Bone is composed of a living protein framework upon which mineral crystals are placed. As bone breaks down, bits of this living protein framework appear in the urine or the blood. Tests of bone breakdown, called bone resorption tests, measure the amount of one specific bone protein in the urine or in the blood, and thus gauge the current rate of bone breakdown. Markers of bone breakdown (known as markers of bone resorption) are simple tests that can help determine if you are currently losing bone or not. Such bone breakdown testing can also indicate if your bone-building program is effective at reducing and normalizing the bone breakdown process.
As bone is broken down, certain bone protein by-products are excreted in the urine or blood. Measurement of the amount of these bone breakdown by-products can determine the rate of bone breakdown. A high rate of bone breakdown is strongly suggestive of current, ongoing bone loss and a greater risk for osteoporotic fracture. A low rate of bone resorption is generally thought to suggest that one’s rate of bone loss is that of the ideal young adult. Most ongoing bone loss is associated with high bone turnover. There is, however, also a situation of “low turnover osteoporosis.” Here, bone testing shows that bone breakdown is low similar to that of healthy young adults, but the rate of new bone formation is even lower.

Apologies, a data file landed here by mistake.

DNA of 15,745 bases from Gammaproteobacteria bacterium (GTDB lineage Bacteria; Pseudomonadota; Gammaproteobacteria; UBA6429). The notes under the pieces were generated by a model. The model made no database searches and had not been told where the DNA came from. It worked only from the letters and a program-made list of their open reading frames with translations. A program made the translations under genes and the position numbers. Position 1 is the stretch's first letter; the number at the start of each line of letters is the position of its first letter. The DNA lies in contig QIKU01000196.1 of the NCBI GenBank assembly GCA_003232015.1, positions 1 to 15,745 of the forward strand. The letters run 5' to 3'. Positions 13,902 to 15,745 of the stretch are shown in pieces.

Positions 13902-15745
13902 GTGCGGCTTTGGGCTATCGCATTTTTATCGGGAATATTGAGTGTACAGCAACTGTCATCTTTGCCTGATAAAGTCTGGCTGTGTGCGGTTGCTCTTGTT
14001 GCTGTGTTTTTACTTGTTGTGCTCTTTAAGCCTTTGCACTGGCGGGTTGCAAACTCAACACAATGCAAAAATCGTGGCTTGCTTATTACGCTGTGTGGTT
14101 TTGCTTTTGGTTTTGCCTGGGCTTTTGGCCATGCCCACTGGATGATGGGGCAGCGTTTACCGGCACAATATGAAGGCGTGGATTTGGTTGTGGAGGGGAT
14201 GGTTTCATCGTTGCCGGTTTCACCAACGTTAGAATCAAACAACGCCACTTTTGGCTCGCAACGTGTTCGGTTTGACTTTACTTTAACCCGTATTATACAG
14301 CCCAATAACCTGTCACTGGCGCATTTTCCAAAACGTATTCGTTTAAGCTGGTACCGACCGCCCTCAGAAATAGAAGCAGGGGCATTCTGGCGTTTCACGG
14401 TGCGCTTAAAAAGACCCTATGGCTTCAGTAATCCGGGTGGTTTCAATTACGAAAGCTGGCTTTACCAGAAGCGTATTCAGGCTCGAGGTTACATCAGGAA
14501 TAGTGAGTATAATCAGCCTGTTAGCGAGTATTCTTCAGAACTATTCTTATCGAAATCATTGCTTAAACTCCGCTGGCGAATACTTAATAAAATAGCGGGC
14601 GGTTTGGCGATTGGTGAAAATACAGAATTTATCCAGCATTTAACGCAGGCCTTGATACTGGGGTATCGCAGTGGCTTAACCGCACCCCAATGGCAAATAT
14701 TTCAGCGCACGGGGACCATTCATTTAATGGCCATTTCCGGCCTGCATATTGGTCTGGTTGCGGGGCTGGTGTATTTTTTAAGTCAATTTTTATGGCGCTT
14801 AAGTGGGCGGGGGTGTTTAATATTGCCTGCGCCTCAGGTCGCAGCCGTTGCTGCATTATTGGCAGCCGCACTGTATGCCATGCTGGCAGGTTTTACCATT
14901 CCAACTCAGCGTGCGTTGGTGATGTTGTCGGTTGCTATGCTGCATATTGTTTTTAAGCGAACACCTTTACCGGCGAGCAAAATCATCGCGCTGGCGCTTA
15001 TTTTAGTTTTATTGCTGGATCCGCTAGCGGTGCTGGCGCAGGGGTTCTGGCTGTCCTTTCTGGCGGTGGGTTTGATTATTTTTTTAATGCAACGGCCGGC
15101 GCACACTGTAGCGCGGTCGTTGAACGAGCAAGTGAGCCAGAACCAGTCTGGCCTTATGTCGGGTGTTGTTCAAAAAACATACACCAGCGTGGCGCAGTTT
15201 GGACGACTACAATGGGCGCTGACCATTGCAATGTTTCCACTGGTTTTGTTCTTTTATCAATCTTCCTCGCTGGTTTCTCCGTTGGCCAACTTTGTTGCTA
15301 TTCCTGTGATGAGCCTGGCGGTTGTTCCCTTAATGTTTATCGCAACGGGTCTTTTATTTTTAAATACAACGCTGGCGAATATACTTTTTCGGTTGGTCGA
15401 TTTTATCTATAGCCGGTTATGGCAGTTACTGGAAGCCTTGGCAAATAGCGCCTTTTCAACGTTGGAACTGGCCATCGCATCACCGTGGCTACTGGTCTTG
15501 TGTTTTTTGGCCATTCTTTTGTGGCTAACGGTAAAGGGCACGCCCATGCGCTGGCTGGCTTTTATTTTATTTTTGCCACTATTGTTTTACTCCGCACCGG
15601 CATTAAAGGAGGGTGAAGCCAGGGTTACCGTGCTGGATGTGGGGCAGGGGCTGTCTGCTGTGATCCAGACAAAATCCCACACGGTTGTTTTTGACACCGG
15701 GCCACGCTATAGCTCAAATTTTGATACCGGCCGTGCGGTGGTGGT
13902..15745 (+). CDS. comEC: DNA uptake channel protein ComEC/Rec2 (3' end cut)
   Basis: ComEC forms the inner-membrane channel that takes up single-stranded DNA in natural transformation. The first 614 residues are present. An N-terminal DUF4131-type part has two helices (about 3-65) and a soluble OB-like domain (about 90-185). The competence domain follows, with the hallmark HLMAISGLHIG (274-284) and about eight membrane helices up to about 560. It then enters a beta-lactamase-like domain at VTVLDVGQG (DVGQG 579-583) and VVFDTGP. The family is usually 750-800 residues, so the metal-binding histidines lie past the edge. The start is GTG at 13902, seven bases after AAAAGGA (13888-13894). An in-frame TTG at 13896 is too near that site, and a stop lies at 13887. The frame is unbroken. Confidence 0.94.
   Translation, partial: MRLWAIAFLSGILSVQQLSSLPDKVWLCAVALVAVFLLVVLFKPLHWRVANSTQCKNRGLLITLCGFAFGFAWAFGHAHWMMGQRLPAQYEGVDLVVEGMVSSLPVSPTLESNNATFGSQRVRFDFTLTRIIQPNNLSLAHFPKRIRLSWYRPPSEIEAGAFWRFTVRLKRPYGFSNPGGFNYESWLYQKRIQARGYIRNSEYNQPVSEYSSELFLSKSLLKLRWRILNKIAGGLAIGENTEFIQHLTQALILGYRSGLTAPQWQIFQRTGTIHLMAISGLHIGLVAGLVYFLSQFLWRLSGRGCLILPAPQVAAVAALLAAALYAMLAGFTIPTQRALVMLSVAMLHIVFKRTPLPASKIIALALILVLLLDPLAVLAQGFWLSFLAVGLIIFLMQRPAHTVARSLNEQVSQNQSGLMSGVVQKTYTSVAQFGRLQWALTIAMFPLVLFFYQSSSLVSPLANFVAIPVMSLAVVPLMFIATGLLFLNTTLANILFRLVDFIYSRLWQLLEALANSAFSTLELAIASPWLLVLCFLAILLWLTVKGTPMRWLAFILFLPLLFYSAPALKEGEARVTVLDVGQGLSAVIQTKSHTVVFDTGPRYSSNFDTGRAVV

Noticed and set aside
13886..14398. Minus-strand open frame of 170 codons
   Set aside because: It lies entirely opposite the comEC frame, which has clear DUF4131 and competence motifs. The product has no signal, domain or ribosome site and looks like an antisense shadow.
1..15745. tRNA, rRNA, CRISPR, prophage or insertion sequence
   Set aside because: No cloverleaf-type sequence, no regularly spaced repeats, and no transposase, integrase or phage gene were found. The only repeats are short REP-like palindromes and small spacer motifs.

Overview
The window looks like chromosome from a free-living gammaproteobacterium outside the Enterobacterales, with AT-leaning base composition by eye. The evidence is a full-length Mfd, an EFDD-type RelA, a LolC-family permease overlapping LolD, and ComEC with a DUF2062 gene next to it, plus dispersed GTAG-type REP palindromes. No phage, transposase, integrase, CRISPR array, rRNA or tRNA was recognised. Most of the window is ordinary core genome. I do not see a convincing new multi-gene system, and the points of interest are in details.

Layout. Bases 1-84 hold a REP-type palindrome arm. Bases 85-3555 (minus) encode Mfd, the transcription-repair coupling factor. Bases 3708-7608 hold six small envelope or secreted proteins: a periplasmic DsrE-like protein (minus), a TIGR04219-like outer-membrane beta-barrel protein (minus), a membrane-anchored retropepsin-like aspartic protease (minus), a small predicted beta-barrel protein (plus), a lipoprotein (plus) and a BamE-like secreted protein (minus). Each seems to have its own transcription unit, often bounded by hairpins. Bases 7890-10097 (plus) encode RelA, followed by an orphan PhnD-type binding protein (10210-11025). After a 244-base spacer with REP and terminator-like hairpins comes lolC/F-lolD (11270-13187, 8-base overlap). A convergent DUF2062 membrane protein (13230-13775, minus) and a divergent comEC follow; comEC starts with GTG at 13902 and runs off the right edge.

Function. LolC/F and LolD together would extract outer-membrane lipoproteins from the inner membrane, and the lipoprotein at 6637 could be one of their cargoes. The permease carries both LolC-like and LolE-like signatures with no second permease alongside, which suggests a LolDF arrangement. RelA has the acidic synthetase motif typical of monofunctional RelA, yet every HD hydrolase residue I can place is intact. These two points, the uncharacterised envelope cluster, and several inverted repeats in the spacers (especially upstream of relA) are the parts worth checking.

Two common markers of bone breakdown
The two most widely used bone resorption markers are the N-Telopeptides test (known as NTx) and the C-terminal cross-linked telopeptide test (known as CTx).
Urine NTx test for bone breakdown: This simple urine test looks at the number of cross-linked N-telopeptides of bone type I collagen (NTx) in the urine.
The standard laboratory range for the urine NTx test is very wide. The ideal for post-menopausal women would be an NTx urine level in the high 30s or low 40s. The healthy average for pre-menopausal women, for instance, is around 36 bone collagen equivalent units/mmol creatinine (nM BCE/mM creatinine). The average for men is 27 nM BCE/mM creatinine.
Serum NTx bone breakdown marker: This is a simple blood test that measures the amount of cross-linked N-telopeptides of bone type I collagen (NTx) in the blood. The amount of NTx in the blood is used also to assess the degree of current bone breakdown. The blood draw for this test is to be done first thing in the morning in a fasting state.
For serum NTx, the pre-menopausal mean is 12.6 nM BCE and the male mean is 14.8 nM BCE. The post-menopausal range is very wide and not very useful. The goal for post-menopausal women is to reduce the NTx to as close to the pre-menopausal level as possible without taking bone drugs.
Serum CTx bone breakdown test: CTx is a blood test used to monitor the rate of bone breakdown and the effectiveness of anti-resorptive natural or drug bone therapies. It tests for the C-terminal telopeptide of type I collagen, which is a peptide fragment derived from the carboxy terminal end of the bone protein matrix.